Couple clocks 22,000 miles in tiny home
There are lots of tiny houses that are made to be moveable, but typically, such homes stay stationary for an extended period of time before they're relocated. For Jenna Spesard and Guillaume Dutilh, their tiny home was built from the ground up with the idea that it would be a rolling abode they'd take all over the United States and Canada. So how did that work out for them? In just two years they visited more than 30 states and five Canadian provinces. A new short video highlights their home and lifestyle.
In 2013, Spesard and Dutilh found themselves unsatisfied with their lives. "Three years ago, Guillaume and I were stuck in careers we hated," they write on their blog, Tiny House Giant Journey. "We had debt, thousands of belongings, and no money to travel. Finally we came up with an idea that would free us: budget travel and a minimalist lifestyle."
The couple spent the next year building their rolling home and then set out on the road. They used plans and a trailer from the Cypress Tiny Home company as their base, and when the project was complete, it cost US$31,460. A new film from Goal Zero, maker of heavy-duty solar-powered equipment like the generator used by the couple, highlights the life of Spesard and Dutilh and gives you a peek into their tiny home.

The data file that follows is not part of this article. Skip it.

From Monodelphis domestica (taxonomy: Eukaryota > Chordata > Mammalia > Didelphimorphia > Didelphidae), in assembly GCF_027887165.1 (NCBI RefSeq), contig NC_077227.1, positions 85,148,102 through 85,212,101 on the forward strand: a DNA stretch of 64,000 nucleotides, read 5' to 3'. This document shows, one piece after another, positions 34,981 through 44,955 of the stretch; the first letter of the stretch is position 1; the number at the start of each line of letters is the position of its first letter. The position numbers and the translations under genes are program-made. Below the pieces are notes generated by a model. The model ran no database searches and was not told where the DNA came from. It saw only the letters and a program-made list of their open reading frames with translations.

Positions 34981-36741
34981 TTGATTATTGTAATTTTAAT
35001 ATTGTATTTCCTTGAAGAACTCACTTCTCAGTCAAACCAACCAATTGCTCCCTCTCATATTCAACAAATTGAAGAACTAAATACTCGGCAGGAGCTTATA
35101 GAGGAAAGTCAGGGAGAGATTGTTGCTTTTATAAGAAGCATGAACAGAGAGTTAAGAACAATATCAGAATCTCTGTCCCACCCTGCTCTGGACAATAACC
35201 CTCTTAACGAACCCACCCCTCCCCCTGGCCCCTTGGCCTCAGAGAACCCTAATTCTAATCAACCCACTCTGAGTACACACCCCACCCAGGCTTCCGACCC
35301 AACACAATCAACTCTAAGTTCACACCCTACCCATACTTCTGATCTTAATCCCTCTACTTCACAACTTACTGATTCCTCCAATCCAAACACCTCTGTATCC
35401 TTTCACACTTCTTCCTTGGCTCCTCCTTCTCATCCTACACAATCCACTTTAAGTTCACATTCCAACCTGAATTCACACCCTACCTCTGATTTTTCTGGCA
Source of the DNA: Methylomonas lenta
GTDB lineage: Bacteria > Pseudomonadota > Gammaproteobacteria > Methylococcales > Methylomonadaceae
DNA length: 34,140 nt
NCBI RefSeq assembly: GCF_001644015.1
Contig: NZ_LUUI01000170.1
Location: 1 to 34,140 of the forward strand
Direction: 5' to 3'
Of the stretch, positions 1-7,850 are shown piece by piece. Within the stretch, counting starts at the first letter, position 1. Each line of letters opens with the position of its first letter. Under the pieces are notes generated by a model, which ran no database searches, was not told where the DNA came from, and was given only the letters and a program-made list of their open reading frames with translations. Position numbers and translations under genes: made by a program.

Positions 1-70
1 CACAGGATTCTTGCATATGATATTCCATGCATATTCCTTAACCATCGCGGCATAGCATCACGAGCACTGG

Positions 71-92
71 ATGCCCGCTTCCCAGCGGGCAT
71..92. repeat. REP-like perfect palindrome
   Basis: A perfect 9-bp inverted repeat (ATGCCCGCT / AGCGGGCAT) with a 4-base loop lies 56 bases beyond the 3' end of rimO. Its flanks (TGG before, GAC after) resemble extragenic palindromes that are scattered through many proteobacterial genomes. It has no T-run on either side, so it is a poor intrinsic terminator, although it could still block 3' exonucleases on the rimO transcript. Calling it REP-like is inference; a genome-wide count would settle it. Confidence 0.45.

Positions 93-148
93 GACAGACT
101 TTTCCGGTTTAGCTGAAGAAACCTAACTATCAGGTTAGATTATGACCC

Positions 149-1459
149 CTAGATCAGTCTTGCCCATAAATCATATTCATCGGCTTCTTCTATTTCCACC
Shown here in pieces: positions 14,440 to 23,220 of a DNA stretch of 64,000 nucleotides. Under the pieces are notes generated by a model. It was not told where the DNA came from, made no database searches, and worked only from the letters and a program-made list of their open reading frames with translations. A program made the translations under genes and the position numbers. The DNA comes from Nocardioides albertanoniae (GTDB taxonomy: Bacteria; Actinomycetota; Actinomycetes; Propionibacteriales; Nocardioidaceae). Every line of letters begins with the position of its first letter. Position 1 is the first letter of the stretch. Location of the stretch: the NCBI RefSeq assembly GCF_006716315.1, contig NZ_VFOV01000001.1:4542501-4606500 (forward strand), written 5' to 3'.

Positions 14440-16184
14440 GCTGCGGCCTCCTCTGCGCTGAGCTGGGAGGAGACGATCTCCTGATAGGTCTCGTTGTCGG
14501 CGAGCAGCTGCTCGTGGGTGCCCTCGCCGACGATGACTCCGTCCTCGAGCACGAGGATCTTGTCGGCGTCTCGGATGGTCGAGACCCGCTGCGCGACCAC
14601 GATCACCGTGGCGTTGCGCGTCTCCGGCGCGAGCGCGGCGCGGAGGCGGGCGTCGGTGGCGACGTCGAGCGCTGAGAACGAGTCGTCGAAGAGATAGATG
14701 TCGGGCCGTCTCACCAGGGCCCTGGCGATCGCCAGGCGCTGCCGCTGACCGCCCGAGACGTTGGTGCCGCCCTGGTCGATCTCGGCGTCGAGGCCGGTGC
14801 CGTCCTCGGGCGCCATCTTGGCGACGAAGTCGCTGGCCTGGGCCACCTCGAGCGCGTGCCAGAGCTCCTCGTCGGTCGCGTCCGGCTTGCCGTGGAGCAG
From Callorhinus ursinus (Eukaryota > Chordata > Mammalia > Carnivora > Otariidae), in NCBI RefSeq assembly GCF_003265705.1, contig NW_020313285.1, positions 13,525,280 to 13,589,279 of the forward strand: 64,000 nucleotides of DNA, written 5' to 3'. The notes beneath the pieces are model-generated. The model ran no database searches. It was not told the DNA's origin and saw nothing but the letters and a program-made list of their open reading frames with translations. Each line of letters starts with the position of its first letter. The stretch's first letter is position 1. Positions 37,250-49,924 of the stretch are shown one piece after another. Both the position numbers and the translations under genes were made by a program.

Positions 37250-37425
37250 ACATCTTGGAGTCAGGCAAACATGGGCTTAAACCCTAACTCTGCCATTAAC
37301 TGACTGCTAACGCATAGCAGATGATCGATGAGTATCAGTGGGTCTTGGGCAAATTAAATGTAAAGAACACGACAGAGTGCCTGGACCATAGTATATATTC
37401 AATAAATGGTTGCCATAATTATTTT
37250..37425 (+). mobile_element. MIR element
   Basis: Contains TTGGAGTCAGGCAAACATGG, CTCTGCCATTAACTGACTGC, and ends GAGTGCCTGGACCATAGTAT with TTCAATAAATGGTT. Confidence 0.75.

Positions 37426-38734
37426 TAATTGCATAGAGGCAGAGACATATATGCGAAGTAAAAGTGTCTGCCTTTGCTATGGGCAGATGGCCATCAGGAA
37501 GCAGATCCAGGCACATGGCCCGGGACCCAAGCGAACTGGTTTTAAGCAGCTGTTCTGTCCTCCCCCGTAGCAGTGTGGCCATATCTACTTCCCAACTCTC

The house is 20 feet long (about 6 meters) and weighs 10,100 lb (about 4,581 kg) when it's got a full tank of water onboard. One of the more charming parts of the house is that the bookcases and cabinets that line part of one wall also double as a staircase to a loft where a queen-sized bed lies beneath a skylight. There's also a tiny wood-burning stove weighing just 56 lb (about 26 kg) that was one of the bigger splurges for the couple, at $4,495.
While the overall look of the home is rustic, there is a dash of tech included in the form of a battery-operated projector that the couple incorporated into the design to satisfy the need for TV on the road. The projector is battery-powered, so when the evening weather is fine, it – and the roll-down screen onto which it beams – can be taken outside. Hooks on the side of the trailer accommodate the screen.
There are a few other fun features built into the home, but instead of ruining the surprise, we'll just let you see for yourself how a tiny life on the road looks in the following video and accompanying photos.